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Despite limited capacity at AT&T Stadium, diehard Cowboys fans are still thankful for tailgating tradition

“Even with all the other mess going on in this world, I never gave it a second thought about being here,” Cowboys fan Cy Ditmore said.

Capacity is limited at AT&T Stadium, but that doesn’t mean the Thanksgiving Day traditions involving the Dallas Cowboys stop.

“Even with all the other mess going on in this world, I never gave it a second thought about being here,” Cowboys fan Cy Ditmore said. “I live for the star on the helmet and that means Thanksgiving in the parking lot at Cowboys Stadium.”

 Ditmore said he hasn’t missed a Cowboys home game in 32 years. On today’s holiday, he honors his late brother by sticking turkey wishbones in his hat.

“My brother started that tradition many, many years ago on Thanksgiving. Lost my brother three years ago. And I’m just trying to carry on the tradition,” Ditmore said.

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In the hours leading up to kickoff, there were fewer tailgaters and tents in the stadium parking lot. And for those that were tailgating, they had fewer people in their group.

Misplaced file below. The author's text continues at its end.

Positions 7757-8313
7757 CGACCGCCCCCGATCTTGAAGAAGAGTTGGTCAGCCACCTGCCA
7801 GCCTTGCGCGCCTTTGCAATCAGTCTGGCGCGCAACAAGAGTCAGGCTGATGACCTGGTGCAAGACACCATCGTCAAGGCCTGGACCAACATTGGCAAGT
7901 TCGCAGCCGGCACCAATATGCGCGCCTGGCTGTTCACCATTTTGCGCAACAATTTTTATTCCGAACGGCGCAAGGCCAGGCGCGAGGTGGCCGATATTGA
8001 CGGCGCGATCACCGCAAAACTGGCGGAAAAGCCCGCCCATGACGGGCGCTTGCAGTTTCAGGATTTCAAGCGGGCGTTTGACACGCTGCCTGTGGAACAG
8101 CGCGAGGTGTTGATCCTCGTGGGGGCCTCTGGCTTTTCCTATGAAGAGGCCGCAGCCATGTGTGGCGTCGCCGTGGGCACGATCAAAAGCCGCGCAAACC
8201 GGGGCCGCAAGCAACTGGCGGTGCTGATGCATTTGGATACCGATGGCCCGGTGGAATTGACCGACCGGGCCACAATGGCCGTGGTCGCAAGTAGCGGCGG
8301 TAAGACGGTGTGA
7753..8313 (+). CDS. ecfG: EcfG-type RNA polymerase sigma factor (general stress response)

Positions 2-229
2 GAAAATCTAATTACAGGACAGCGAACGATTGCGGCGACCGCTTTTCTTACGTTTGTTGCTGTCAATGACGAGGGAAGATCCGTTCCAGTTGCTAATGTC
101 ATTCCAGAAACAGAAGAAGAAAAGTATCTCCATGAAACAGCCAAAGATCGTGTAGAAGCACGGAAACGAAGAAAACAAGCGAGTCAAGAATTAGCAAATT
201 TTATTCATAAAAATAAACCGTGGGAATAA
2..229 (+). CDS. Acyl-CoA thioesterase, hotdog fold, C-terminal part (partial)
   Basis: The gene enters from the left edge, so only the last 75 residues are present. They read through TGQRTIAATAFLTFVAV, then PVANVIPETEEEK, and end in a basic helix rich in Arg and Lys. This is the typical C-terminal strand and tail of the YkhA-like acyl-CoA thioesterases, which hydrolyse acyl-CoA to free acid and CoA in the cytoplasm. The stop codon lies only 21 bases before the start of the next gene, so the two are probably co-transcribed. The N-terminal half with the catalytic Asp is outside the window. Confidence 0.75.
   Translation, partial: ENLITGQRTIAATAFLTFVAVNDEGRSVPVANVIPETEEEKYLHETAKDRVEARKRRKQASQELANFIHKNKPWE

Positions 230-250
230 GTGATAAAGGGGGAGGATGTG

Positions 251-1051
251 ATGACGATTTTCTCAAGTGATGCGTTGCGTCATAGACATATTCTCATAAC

“Instead of the 20 people that used to come with, we only came with four,” Jeremy Jesse said. He and his wife are celebrating their 45th birthdays at Thursday’s game.

“This is our tradition for 14, 15, 16 years now. It’s what we do for Thanksgiving,” Jeremy Jesse said.

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With fewer people tailgating, that means less food was being prepared.

“Last year at this game, I fed -- off of my cooking trailer -- probably 350 people. Smoked 14 turkeys. Six hams. And everybody went home full and happy. This year, it’s considerably less people,” Ditmore said. 

RELATED: As cases spread and NFL tightens COVID-19 protocols, plans continue for fans at Cowboys games

Last week, Tarrant County officials said at least eight residents who tested positive for COVID-19 told contact tracers they recently attended events at AT&T Stadium in Arlington, according to a county spokesman. But AT&T Stadium officials said they hadn't been notified by county health officials of any contract tracing that included people who had been in the facility.

Tarrant County says the numbers don’t mean the people contracted the virus before, during or after the events -- only that they told tracers they had attended before later testing positive.

The exposure dates for those positive cases coincide with Cowboys games.

However, today’s fans told WFAA they feel safe with the precautions put in place.

“Everybody is taking care of everybody right now,” Molly Jesse said. “Everybody’s doing their part. So I feel as though the Dallas Cowboys are going to take care of us.”